>the true, factual, actual Jesus of the historical past. But what I do know
        >through my devotion and struggle with the scholarship, the words, the
        >teachings, the principles, and the living of what I find there in my life,
        >is that the gain is far more than if I did not struggle with this
        >material. Is the historical Jesus living today? Maybe yes in a real sense
        >through determining the teachings and practicing them. When key ideas come
        >alive they come alive in us. Which kind of person would you, would I,
        >rather be, one who votes on what is true to Jesus and what is not, and
        >maybe in the process casting pearls before swine, or would you rather be
        >one who devotes sincere time and energy to the discovery process in these
        >teachings because it makes a real and significant difference in how you
        >live your own life and affect the lives of others? This is a general
        >question. I appreciate very much your remarks on the material and my
        >comments. As you can see, I am very moved by the material, the key issues
        >and your response
        >Strephon

        To be honest, I don't believe there is much choice. I do what I have to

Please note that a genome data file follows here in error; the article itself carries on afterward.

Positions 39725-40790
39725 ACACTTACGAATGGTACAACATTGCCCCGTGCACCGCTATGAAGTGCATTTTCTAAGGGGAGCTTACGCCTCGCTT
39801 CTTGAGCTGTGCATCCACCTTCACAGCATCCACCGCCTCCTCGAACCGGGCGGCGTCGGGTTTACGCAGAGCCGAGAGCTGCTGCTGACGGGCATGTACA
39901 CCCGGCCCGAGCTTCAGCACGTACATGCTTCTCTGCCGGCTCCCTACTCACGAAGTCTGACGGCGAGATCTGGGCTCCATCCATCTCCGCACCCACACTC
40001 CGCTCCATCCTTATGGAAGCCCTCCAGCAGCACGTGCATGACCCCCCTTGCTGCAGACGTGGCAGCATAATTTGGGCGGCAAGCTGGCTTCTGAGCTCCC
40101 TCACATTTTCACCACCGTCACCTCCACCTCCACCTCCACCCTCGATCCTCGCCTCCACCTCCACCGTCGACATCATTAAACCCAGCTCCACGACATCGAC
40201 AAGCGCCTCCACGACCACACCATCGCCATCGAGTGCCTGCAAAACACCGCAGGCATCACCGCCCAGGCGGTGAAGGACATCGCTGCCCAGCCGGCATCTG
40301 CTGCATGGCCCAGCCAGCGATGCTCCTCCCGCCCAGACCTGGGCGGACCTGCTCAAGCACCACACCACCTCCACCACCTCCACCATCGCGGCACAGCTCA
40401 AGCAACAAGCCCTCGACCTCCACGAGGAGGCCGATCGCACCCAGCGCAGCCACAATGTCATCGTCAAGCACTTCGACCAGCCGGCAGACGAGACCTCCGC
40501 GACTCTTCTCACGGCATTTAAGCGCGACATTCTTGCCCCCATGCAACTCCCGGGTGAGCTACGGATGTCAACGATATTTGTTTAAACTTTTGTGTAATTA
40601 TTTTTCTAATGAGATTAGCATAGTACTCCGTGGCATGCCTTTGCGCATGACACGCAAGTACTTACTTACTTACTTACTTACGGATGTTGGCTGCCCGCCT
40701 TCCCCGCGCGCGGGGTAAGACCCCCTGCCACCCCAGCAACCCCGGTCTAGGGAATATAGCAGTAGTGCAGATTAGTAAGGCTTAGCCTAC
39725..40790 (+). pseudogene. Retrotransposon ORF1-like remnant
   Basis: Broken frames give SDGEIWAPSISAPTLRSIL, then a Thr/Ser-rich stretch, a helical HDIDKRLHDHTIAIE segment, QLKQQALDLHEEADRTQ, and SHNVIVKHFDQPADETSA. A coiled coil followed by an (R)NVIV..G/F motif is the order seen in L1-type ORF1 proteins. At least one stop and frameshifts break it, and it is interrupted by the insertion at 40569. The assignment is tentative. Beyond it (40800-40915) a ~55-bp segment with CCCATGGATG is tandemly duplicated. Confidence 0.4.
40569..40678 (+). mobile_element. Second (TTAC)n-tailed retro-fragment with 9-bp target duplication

do. Existence moves me as I can see it does you, and much within the Bible
        and the Apocrypha moves me and much that has been hidden has been revealed.
        Every human being is on their quest whether they like it or not. I am sure
        everyone on this list has a personal emotional relationship with the GoT
        and other litterature as well. Yet Just because a discussion is centered
        upon scholastic concerns does not mean people do not have their own ideas
        of who Jesus was/is apart from what they can rationally say about him.
        From this post, you seem to be under the assumption that I do not like the
        assumptions you have concerning that figure. Rather, I am arguing with you
        on a completely different plane of standards. I may disagree with your
        means but I don't necessarily disagree with your end. And in a scholarly
        discussion, everything rests upon the rational means to whatever end, not
        the end.

        Robert.
      Your message has been successfully submitted and would be delivered to recipients shortly.